So we've come to the end of things. There will not be a fighter like Anderson for a long time. We're too smart for him now. We've seen the clown without his make-up. There will be better fighters and better strikers. There will be strikers who make Anderson look like an amateur. But no Anderson.
What made Anderson so appealing was not that he was a good striker. It was his understanding that if you know why a rule was made, you are allowed to break it. This is intuitive, unteachable. When a person knows that in his bones and was born knowing it, no matter his trade, he becomes a magician.
Breaking your leg on a checked kick is a very low percentage outcome. It's not a reliable path to victory and you could say it doesn't tell us enough about the victor. But look at Anderson. He was the first person in MMA to win by high front kick. He hit an elbow on Fryklund that he saw in a movie. He made Lutter submit to elbows while he was lying on his back (no one gives him enough awe for that). He's knocked people down with jabs and upkicks, and he's pulled last-minute wins when all hope was lost. His entire career is an exercise in low percentage victory. It's not an accident; it tells us everything we need to know about him. It's because he plays by different rules, and that is ultimately the most charming thing about him. He does what you're not supposed to do and gets out clean.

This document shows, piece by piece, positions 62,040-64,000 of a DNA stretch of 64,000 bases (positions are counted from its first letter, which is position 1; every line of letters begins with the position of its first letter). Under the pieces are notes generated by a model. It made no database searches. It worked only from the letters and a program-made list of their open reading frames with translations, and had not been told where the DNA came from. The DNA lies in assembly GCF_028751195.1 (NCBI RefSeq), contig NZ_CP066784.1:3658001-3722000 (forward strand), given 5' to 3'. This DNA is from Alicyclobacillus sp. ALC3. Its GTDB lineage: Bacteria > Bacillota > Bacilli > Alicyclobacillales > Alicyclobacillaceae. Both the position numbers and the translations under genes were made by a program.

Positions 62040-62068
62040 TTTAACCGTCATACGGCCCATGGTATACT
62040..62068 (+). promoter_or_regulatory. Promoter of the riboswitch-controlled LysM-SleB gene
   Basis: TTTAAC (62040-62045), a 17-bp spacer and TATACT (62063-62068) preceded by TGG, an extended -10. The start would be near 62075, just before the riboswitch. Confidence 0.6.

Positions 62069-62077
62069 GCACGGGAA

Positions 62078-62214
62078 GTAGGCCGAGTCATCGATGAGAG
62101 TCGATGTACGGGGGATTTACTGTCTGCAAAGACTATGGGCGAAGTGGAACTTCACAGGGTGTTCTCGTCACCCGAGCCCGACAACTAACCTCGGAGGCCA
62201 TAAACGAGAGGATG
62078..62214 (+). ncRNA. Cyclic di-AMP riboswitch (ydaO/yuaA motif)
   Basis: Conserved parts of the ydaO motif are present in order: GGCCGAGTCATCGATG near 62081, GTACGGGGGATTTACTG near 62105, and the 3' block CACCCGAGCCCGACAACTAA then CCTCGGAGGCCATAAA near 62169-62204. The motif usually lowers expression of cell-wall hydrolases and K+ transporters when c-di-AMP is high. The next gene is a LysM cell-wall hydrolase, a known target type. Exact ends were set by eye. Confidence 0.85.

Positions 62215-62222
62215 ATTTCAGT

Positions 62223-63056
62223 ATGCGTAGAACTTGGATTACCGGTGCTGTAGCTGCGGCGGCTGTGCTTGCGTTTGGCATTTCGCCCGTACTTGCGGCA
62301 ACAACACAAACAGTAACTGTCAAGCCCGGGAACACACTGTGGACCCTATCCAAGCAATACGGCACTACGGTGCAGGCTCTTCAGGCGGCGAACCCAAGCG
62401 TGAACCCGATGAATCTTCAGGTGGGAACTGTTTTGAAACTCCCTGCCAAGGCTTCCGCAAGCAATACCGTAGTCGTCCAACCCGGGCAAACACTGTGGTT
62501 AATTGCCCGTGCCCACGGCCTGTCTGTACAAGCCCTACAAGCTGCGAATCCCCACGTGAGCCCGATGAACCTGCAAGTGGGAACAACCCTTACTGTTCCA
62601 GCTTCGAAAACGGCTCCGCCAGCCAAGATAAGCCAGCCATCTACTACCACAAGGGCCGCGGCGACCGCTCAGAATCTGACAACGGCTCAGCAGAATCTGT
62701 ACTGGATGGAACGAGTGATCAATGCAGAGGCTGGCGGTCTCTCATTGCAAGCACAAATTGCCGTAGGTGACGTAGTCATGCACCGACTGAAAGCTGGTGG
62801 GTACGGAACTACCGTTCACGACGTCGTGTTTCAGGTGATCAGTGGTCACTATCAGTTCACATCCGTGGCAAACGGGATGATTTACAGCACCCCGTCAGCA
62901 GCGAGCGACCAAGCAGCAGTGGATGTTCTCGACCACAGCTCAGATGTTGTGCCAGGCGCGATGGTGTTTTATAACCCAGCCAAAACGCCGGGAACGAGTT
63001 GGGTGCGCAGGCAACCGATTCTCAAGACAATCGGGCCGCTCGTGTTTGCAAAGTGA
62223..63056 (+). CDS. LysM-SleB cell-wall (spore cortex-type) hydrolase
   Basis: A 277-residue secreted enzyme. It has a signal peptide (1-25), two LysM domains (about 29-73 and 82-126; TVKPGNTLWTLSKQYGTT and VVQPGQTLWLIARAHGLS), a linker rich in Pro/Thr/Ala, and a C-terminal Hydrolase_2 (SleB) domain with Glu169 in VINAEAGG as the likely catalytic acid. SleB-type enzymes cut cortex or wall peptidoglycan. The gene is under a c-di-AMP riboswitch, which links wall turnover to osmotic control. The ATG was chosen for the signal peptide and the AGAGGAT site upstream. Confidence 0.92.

And it is why he's so hated. He shouldn't be able to do what he does; he should be punished. How dare he clown.
Everyone wants a magician to fuck up his trick, right? It's reassuring. It proves that no one is beyond the laws we've been taught. That no one lives out of the realm of mundanity.
But he was already broken when he fought the rematch. He fought Weidman like a broken toy. I watched Weidman knock him down and I thought, "that seems about right." I didn't expect him to do great, mysterious things anymore. And he didn't. He looked so ordinary. Like any random fighter dredged up for an inconsequential champion.
You can catch a thousand bullets. You get shot once and no one will ever forget it.
A broken bone on a checked kick wasn't the expected outcome. But it wasn't surprising. Poetically - theatrically - it felt right. This is how these things end, you know. Someone loads a real bullet and the magician gets shot.
So we've come to the end of things. So this is what we're left with. There are no tricks here, no great illusion for the finale. Just an old man with a broken leg. And that is, finally, how he leaves us.